Gevins A, Smith ME, McEvoy L, Yu D. High-resolution EEG mapping of cortical activation related to working memory: effects of task difficulty, type of processing, and practice. Cereb Cortex. 1997 Jun;7(4):374-85.
Aftanas LI, Golocheikine SA. Human anterior and frontal midline theta and lower alpha reflect emotionally positive state and internalized attention: high-resolution EEG investigation of meditation. Neurosci Lett. 2001 Sep 7;310(1):57-60.

Normal (or enhanced) frontal theta activity has been associated with feelings of well-being, relief from anxiety, and reduced activation of the sympathetic (fight or flight) nervous system.

Mizuki Y, Hashimoto M, Tanaka T, Inanaga K, Tanaka M. A new physiological tool for assessing anxiolytic effects in humans: frontal midline theta activity. Psychopharmacology (Berl). 1983;80(4):311-4.

3 – Enhanced fronto-central theta under task improves regulation of autonomic function

Frontal midline theta rhythm (Fm theta), recognized as distinct theta activity on EEG in the frontal midline area, reflects mental concentration as well as meditative state or relief from anxiety. Theta band activities in the frontal area were correlated negatively with sympathetic (“fight-or-flight”) activation. The results suggest a close relationship between cardiac autonomic function and activity of medial frontal neural circuitry.

Kubota Y, Sato W, Toichi M, Murai T, Okada T, Hayashi A, Sengoku A. Frontal midline theta rhythm is correlated with cardiac autonomic activities during the performance of an attention demanding meditation procedure. Brain Res Cogn Brain Res. 2001 Apr;11(2):281-7.

4 – Appearance of fronto-central theta rhythm is related to personality traits.

“The distinct theta rhythm in the frontal midline area during a performance of mental tasks has been called Fm theta. However, Fm theta shows individual differences in its appearance. The relationship between the appearance of Fm theta and the subject personality was investigated in the present study. … those subjects who showed high scores on the anxiety scale, low scores on the extraversion scale and high scores on the neuroticism scale showed smaller amounts of Fm theta or none. These results suggest that the appearance of Fm theta is closely related to the subject personality traits.”

Mizuki Y, Kajimura N, Nishikori S, Imaizumi J, Yamada M. Appearance of frontal midline theta rhythm and personality traits. Folia Psychiatr Neurol Jpn. 1984;38(4):451-8


Music and the Neurosciences - Additional Research

I have placed a large number of interesting abstracts here. This large file may take several minutes to download.

Several articles that were source material for this page appear below.

Neuroreport. 2003 Jul 1;14(9):1221-4.
Ecological validity of neurofeedback: modulation of slow wave EEG enhances musical performance.
Egner T, Gruzelier JH.
Department of Cognitive Neuroscience and Behaviour, Faculty of Medicine, Imperial College London, UK.

Biofeedback-assisted modulation of electrocortical activity has been established to have intrinsic clinical benefits and has been shown to improve cognitive performance in healthy humans. In order to further investigate the pedagogic relevance of electroencephalograph (EEG) biofeedback (neurofeedback) for enhancing normal function, a series of investigations assessed the training's impact on an ecologically valid real-life behavioural performance measure: music performance under stressful conditions in conservatoire students. In a pilot study, single-blind expert ratings documented improvements in musical performance in a student group that received training on attention and relaxation related neurofeedback protocols, and improvements were highly correlated with learning to progressively raise theta (5-8 Hz) over alpha (8-11 Hz) band amplitudes. These findings were replicated in a second experiment where an alpha/theta training group displayed significant performance enhancement not found with other neurofeedback training protocols or in alternative interventions, including the widely applied Alexander technique.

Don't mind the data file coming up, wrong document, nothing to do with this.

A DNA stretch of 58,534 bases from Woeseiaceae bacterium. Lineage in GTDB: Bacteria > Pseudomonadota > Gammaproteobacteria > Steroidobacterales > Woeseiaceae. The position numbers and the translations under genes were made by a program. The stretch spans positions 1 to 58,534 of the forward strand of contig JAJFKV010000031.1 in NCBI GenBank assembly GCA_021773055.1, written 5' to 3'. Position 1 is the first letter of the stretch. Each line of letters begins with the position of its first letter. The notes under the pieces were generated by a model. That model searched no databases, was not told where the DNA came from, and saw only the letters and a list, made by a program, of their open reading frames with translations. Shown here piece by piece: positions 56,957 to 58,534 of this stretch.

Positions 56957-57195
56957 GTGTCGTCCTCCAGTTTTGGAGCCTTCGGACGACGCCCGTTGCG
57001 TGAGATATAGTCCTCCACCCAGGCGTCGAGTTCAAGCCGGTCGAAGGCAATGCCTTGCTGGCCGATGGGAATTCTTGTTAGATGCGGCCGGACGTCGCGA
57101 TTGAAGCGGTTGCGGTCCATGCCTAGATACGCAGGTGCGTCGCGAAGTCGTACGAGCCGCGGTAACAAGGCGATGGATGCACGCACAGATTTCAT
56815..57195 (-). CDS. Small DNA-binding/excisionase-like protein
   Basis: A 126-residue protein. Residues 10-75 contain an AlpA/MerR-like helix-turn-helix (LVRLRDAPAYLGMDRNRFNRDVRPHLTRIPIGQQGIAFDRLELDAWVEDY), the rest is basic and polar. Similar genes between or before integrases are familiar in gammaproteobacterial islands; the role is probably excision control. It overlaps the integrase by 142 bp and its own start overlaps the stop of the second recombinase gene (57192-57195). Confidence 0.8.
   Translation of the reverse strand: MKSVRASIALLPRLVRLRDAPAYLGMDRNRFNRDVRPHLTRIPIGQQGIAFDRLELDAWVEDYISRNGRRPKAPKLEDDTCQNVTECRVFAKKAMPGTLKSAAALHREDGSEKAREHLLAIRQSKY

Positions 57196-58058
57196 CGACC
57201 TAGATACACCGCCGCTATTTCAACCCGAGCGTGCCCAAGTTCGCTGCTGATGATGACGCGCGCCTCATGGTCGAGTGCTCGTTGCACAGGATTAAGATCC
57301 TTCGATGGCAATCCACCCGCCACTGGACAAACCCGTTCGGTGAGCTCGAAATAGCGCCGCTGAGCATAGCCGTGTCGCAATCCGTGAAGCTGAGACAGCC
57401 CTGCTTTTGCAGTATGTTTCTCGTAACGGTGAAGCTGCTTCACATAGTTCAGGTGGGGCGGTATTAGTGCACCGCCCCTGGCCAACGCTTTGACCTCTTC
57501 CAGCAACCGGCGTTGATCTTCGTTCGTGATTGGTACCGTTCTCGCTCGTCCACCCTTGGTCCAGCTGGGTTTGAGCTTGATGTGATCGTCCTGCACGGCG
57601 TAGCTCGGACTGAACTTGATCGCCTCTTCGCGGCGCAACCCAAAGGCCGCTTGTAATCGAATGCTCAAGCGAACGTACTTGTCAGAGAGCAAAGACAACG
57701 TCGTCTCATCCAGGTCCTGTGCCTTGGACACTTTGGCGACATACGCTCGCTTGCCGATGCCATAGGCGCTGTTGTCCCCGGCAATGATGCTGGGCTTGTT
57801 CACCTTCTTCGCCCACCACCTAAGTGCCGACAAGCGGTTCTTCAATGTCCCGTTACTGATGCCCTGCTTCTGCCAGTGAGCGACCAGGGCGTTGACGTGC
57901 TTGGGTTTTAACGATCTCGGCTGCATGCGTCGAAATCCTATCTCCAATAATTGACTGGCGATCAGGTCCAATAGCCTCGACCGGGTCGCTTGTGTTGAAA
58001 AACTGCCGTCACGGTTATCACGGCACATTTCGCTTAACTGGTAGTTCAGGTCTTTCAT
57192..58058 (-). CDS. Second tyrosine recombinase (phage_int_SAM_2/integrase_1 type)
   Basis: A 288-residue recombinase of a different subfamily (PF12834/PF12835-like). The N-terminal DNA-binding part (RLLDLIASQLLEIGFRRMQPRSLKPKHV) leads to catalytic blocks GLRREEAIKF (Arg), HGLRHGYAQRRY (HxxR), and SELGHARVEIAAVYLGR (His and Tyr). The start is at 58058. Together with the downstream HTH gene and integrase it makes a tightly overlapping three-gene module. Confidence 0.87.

Prog Brain Res. 2006;159:421-31.
Validating the efficacy of neurofeedback for optimising performance.
Gruzelier J, Egner T, Vernon D.
Department of Psychology, Goldsmiths College, University of London, Lewisham Way, New Cross, London SE14 6NW, UK.

The field of neurofeedback training has largely proceeded without validation. Here we review our studies directed at validating SMR, beta and alpha-theta protocols for improving attention, memory, mood and music and dance performance in healthy participants. Important benefits were demonstrable with cognitive and neurophysiological measures which were predicted on the basis of regression models of learning. These are initial steps in providing a much needed scientific basis to neurofeedback, but much remains to be done.

Transpersonal Psychology Review Vol. 7, No. 1, Spring 2004
Enhancing musical perormance through neurofeedback: Playing the tune of life
Edge J, Lancaster L.
Liverpool John Moores University

Existential-phenomenological research was carried out in connection with a programme to enhance musical performance at the Royal College of Music. Ten musicians were interviewed on their experience of performing music well and using neurofeedback to enhance their performance. There was sufficient commonality in the experiences of performing music well for these to be described by way of a creative synthesis. A minority of participants had experiences during neurofeedback training (such as integration of time and entering a dreamlike state) which were described as similar to those when performing. A resonance was found between the phenomenological data and certain aspects of the philosophies of Heidegger and Merleau-Ponty. Suggestions were made as to how these philosophies might provide a frame of reference for making theoretical and experimental links between neurofeedback training and enhanced performance.